Tuesday, January 12, 2016


If you grow up in a family of storytellers, having brothers who write or paint or both, and if you’re fortunate enough to have an Irish tale spinner for a mother, one who was still telling tales on her death bed at 105, it’s probably preordained that you’ll one day pick up a pent write.  Such is the history of playwright, actor and director Jim Gordon of Norwalk.

One added bonus, and a big one at that, is that Gordon grew up in a poor Bronx neighborhood of Mt. Vernon, New York that “was like a United Nations, with characters who were strange but lovable, Irish, Italian, Jews, German, Russians and blacks.  It was a great time to grow up.  The apartment building was full of accents and smells, mostly of cabbage.”

If Gordon wasn’t on the playground having fun, he could often be found at the local bars, interacting with an older crowd.  His youth was filled with a flavarable and rich population, like the man who walked the hallways a full Robin Hood costume, complete with bow and arrow, and the German his dad hired to hag wallpaper who got it all up - upside down - with Eiffel Towers on their heads.  His house was even a place old relatives came to die, like his Uncle Jack who drove up from Florida, walked in and took a nap on the couch never to wake up again,

For four decades, Jim Gordon was dedicated commercial insurance agent for the good hands people Allstate.  That changed dramatically fifteen years ago when he broke his hip and couldn’t move. His terrific wife Maureen 9his words), an actress herself, suggested he start writing.  The result was “Murder 1, 2, 3” that he submitted to a contest and won.  Jim Gordon, playwright,was instantly born.

Gordon loves to write mysteries as well as comedies and character studies.  He prides himself on insinuating surprises and twists, encouraging his audiences “expect the unexpected.”  For years he has been testing his material at East Norwalk’s Theatre Artists Workshop, a collaborative efforts of “good professional people” who listen to your work and offer creative comments.  The workshop has a great base of mature and seasoned actors and directors and writers but Gordon would like to encourage more young people to sign on to their unique theatrical bandwagon.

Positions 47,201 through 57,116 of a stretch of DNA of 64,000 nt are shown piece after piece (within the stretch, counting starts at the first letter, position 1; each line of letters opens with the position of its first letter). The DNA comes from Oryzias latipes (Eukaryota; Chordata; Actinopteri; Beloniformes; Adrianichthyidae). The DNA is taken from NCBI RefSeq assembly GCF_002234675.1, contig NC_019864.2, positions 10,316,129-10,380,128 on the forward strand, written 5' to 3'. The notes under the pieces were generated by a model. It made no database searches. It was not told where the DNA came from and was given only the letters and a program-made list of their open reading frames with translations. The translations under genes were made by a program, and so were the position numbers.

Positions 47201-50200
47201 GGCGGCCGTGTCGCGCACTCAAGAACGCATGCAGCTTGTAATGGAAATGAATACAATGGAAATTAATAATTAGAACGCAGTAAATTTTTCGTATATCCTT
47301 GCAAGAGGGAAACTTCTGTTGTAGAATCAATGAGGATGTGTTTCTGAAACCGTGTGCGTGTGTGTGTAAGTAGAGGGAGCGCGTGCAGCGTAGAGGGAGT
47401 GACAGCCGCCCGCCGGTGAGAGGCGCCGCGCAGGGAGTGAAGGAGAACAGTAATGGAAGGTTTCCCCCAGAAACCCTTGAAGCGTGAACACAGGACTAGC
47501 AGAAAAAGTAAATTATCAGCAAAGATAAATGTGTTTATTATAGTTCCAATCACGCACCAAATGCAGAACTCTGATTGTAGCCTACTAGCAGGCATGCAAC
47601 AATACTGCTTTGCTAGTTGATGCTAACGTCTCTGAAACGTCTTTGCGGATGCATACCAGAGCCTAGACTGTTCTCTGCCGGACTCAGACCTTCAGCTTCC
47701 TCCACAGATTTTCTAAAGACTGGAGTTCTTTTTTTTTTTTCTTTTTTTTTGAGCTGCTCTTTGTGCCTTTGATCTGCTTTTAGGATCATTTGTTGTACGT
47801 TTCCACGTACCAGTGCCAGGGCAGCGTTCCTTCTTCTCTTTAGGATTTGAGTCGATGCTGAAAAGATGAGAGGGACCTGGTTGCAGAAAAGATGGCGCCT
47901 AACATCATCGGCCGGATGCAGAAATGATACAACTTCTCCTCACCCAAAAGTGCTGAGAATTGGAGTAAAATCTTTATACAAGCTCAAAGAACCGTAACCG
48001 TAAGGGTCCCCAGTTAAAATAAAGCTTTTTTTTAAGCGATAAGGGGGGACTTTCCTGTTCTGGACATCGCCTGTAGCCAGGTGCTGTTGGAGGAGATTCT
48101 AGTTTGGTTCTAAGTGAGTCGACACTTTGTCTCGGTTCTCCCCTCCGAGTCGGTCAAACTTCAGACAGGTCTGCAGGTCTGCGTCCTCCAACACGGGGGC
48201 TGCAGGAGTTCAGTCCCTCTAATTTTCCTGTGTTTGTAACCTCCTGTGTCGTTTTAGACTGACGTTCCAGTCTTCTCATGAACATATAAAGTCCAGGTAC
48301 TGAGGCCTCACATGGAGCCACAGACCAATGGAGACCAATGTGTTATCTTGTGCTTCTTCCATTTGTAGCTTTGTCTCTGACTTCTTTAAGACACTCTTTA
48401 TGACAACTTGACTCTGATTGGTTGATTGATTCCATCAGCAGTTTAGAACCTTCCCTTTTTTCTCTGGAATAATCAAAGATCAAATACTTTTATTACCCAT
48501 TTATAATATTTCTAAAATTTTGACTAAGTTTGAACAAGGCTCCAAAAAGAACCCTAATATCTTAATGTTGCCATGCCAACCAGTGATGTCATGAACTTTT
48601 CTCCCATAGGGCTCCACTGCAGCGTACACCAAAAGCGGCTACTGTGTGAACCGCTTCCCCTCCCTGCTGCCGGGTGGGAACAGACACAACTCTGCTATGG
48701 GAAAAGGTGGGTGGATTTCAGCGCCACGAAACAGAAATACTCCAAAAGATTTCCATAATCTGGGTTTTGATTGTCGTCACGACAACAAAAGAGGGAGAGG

Every October the TAW holds a Festival and Gordon has contributed a play almost every time in the last seven or eight years.  You don’t have to wait until the fall, however, to experience a taste of Jim Gordon’s humorous, ghostly or dreamlike tales,  Music Theatre of Connecticut will hold a fundraiser at its new intimate location in Norwalk, at 509 Westport Avenue, behind Nine West, by offering “ Short and Sweet: The Plays of Jim Gordon” on Saturday, January 23 at 8 p.m. and Sunday, January 24 at 2 p.m. Call 203-454-3883 or go online to www.musictheatreofct.com for tickets ($30 and $40).

Discover a definitely different way to pay your debts “Making Ends Meet,” how not to win the job as a department store Santa in “If Only in My Dreams,”
learn how a tavern can close when the owner is the last one to know in “Starlight Ballroom,” and meet two art critics who differ dramatically on the meaning of a painting in “Untitled #2.” These are but a few of the stories on the merry and menacing menu.

Come learn for yourself how well Jim Gordon inherited his storytelling skills from his Irish mom.
                                        JIM GORDON, ACTOR, DIRECTOR, PLAYWRIGHT

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